Array-Microscope with Sub-Micrometer Resolution
Optical imaging of small structures is applied in almost all scientific and technical disciplines. Conventional microscopes, which are well-known tabletop devices, provide a limited field of view depending on the magnification of the objective. Increasing the respective field of view requires large, complex optical systems and/or scanning of the object. By contrast, a novel method using miniaturized objectives enables a parallel arrangement of multiple microscopes in one array. In such an approach, the field of view equals the size of the image sensor and larger areas can be accessed without increasing the optic’s complexity and/or scanning. However, the numerical aperture, as well as the detector’s pixel size, limit the resolution of respective systems. Alterna-tively, magnifying array microscopes enable the resolution of small objects, but necessitate a number of scanning steps that is proportional to the square of the magnification.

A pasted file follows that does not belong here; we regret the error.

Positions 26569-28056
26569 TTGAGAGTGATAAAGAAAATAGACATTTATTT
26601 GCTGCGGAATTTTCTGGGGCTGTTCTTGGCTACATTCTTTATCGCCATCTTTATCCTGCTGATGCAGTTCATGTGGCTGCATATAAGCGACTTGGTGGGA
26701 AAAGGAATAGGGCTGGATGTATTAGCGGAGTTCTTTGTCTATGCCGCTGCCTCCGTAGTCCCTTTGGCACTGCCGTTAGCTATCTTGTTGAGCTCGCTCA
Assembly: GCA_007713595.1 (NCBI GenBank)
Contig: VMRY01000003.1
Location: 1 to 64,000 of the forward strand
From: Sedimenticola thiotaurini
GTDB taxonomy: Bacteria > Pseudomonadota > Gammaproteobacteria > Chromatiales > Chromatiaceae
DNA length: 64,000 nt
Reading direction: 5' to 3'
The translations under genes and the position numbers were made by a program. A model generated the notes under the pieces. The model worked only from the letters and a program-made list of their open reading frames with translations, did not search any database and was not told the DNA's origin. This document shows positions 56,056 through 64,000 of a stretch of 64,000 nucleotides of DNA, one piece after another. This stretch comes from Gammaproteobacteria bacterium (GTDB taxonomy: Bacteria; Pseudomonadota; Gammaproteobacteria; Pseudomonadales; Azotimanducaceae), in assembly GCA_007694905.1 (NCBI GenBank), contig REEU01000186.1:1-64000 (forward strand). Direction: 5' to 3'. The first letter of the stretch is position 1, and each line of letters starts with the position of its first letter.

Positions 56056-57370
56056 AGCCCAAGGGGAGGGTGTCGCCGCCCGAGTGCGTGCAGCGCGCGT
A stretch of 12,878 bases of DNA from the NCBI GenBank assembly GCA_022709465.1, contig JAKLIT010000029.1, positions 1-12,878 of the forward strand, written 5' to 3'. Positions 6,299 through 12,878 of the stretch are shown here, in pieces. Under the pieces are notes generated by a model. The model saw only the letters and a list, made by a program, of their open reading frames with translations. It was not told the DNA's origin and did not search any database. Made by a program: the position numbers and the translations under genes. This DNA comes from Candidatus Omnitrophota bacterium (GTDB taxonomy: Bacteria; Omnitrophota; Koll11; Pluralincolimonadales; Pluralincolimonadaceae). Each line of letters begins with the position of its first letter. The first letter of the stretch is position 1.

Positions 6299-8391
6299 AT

Figure 1 shows one example of a 0.3 NA, 10x magnification array microscope consisting of 160 identical channels. The distance between the front lens array, visible in the photo, and the image sensor is in the range of 10 mm only. Therefore, the whole imaging optics is integrated completely into a commercial camera housing. In addition, a two-band spectral filter enables fluorescence imaging. The optical system has been replicated on both sides of one wafer with high lateral and axial precision and ultimately allows a purely passive integration of the overall system. The measured data shown in Figure 2 illustrates the contrast of the image, demonstrating clearly resolved 1 μm wide stripes (500 lp/mm). Further advancing this approach will enable microscopic imaging of large areas by means of a small, handheld system.
This project has been funded by the Thüringer Aufbaubank under contract 2015 FE 9115.
Authors: Norbert Danz, Rene Berlich, Bernd Höfer, Peter Dannberg, Jens Dunkel